Friday, August 26, 2022

TypeScript puzzle No.2 (easy)

Consider following code

class Foo {
  bar() {
    return 1
  }
}

const foo = new Foo
foo.bar()

Now consider that for some reason we want to include a type assertion, rather than just foo we want foo as Foo.

class Foo {
  bar() {
    return 1
  }
}

const foo = new Foo
(foo as Foo).bar()
Surprisingly, this one doesn't compile, the error points to the last line and says
Block-scoped variable 'foo' used before its declaration

As always, your goal is to explain the unexpected behavior here.

Monday, August 22, 2022

TypeScript's Conditional Type Operator example

We all like good examples, examples which, when seen, make us grasp new ideas easier. I believe the notion of Conditional Types in TypeScript is often demonstrated in a way that makes you wonder what's the real purpose of it. Let's just have yet another example that could be useful here.

Let's start with a function type, it could be a type of a custom function or a built in function.

// a custom function
function foo( s: string, n: number, b: boolean | symbol) : void {

}
type FooType = typeof foo;
// FooType = (s: string, n: number, b: boolean | symbol) => void

// the built in function, Array.prototype.slice
type ArraySliceType = typeof Array['prototype']['slice'];
// ArraySliceType = (start?: number | undefined, end?: number | undefined) => any[]
The two function types have a different number of parameters but with the TypeScript's type system, we can write an auxiliary type that just picks a type of specific parameter.

This is where the actual example begins. The initial part of the example is based on a code presented in Programming TypeScript by B. Cherny. Let's start with a type that picks a parameter that comes, like, second on the list of parameters.

type SecondArg<F> = F extends (a: any, b: infer B, ...c: any ) => any ? B : never;
Let's comment that. The SecondArg type is a generic type that expects a single generic parameter, F. This single generic parameter type is checked to be a function (the F extends ... part) and depending on the test, the conditional operator either returns an inferred type of the second argument (infer B) or fails (never).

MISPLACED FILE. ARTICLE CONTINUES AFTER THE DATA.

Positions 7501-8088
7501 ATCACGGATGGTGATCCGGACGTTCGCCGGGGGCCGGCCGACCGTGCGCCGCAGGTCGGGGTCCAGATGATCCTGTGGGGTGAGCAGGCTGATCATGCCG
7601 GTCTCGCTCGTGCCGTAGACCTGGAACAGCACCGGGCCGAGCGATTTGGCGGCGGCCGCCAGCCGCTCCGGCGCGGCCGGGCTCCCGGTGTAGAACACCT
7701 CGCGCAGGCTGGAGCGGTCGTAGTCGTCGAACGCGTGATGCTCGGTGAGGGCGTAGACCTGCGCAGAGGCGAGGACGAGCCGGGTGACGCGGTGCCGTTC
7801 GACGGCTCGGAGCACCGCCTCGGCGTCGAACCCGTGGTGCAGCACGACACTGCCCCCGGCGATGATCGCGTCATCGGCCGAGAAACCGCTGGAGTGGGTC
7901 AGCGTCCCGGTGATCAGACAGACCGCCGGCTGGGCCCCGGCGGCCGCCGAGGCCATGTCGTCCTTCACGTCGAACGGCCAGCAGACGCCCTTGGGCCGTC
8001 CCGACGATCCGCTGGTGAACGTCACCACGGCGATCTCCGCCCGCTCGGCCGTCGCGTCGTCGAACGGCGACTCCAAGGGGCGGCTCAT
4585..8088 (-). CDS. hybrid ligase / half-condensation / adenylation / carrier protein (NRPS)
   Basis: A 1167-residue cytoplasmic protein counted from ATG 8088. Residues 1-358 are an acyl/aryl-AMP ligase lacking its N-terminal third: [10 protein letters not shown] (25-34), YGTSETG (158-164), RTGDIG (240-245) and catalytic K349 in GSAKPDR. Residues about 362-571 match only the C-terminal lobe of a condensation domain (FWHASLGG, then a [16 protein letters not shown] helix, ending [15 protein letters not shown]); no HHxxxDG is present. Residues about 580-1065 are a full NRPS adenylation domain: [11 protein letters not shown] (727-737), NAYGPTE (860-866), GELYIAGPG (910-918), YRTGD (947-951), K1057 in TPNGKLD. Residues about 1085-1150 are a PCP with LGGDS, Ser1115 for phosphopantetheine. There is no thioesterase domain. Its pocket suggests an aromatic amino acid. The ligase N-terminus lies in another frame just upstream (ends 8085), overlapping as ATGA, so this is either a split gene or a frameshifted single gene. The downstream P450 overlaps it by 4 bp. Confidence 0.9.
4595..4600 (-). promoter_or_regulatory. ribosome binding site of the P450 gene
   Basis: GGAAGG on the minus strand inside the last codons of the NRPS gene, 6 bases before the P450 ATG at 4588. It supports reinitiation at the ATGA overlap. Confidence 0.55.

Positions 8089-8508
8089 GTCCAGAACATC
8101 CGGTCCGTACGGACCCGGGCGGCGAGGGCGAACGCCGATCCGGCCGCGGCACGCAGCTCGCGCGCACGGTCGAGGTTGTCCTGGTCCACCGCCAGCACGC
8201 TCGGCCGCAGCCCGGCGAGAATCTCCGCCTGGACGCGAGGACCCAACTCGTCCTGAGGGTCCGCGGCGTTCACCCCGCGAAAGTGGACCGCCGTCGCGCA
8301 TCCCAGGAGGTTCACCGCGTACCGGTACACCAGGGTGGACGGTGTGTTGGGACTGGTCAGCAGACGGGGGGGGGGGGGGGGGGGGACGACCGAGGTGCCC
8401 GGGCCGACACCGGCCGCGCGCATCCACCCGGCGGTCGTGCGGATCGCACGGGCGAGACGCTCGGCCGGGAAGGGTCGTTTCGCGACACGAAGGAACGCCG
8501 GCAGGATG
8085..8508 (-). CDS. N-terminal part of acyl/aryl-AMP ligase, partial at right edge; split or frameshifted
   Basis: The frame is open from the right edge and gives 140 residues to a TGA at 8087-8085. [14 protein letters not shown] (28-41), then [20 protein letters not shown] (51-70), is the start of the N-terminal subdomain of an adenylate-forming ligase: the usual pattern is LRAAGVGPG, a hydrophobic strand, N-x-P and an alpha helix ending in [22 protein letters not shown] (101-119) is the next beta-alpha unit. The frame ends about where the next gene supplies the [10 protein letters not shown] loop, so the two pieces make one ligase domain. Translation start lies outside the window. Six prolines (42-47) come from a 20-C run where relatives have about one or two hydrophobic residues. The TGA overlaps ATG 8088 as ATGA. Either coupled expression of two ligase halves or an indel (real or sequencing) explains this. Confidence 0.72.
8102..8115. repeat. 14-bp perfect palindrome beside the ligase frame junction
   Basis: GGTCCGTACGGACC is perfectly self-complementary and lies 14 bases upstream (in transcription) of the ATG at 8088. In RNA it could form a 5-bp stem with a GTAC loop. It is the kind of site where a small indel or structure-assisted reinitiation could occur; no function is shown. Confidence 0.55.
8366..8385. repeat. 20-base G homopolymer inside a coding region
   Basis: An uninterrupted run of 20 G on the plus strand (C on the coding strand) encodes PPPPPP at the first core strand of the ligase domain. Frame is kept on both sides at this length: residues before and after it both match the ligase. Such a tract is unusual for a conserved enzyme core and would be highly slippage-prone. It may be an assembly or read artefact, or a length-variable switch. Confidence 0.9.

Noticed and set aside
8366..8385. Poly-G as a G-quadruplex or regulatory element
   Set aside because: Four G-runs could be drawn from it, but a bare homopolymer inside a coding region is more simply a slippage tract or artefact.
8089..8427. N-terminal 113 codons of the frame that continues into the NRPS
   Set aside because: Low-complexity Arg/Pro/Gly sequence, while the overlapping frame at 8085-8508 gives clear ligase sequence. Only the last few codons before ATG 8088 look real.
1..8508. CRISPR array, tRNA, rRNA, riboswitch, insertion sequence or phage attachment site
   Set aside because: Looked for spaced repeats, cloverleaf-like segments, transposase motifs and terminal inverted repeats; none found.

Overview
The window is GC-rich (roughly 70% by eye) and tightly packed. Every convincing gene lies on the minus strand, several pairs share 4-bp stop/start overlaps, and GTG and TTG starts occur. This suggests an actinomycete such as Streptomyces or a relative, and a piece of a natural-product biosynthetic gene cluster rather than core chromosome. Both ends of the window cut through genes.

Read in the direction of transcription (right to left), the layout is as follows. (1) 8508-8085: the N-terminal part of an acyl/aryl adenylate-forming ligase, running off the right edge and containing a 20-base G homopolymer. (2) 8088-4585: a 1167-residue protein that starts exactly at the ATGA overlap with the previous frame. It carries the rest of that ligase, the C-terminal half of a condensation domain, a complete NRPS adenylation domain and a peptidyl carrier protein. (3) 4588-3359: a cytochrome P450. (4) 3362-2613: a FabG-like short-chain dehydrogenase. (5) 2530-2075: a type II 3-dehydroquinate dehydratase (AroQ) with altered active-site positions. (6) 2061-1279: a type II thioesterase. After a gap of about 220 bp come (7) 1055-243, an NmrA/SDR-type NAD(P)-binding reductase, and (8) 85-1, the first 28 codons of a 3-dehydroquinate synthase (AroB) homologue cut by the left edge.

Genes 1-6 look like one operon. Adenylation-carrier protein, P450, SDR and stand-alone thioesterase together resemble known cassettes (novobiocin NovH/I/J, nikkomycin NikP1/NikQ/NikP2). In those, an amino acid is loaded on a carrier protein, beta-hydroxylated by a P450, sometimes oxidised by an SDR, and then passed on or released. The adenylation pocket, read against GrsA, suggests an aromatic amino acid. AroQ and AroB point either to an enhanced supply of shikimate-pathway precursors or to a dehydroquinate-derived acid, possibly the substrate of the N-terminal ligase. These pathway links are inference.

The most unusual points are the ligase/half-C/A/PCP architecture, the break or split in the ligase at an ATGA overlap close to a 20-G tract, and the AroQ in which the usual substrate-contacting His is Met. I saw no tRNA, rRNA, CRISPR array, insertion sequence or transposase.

Let's test this

type SecondArgString = SecondArg<string>;
// never
type SecondArgFoo = SecondArg<FooType>;
// number
type SecondArgArraySlice = SecondArg<ArraySliceType>;
// number | undefined
This works great and to me - it's enough to demonstrate how useful the ? : conditional operator is. Using this technique we can pick a type of a specific argument of specific function type, which, as far as I know, is not possible in languages like, say, C# or Java. In C#, if there's a function and the second argument of the function is, say, int and you have to declare a variable of this type, you have to know this type in advance to even start writing code.

But, this example can easily be pushed forward, why just pick a specific, second parameter? Why not write a generic type that picks the argument we want, first, second, third? Let's go beyond the original example from the book.

The question is, can numbers (parameter indexes) can be arguments of generic types?

The answer is, sure, it's TypeScript, literals can be types. Remember the part of the TypeScript tutorial when you learn that a string 'foo' can also be a type that is just a subtype of string? Well, 5 can be a type that's just a subtype of number.

The only small technical issue is that our new generic type needs two generic arguments and we need constraints on both of them which the ? : operator doesn't support directly (or I don't know how to do it :).

The first approach involves nesting the ? : operator so that the nested part introduces the constraint on the second argument.

type NThArg<F, N> = 
    F extends (...c: infer C) => any 
    ? (N extends number ? C[N] : never ) 
    : never;  
  
Please take a while to compare this new type to the previous one. As you can see, the parameter list is expressed in a more concise way, we don't need to introduce specific parameters, instead we hide them all under the spread (...) operator. But the other generic parameter, N is constrained to be a number (the N extends a number part) so that it can be used to just index the signature type (the C[N]) part.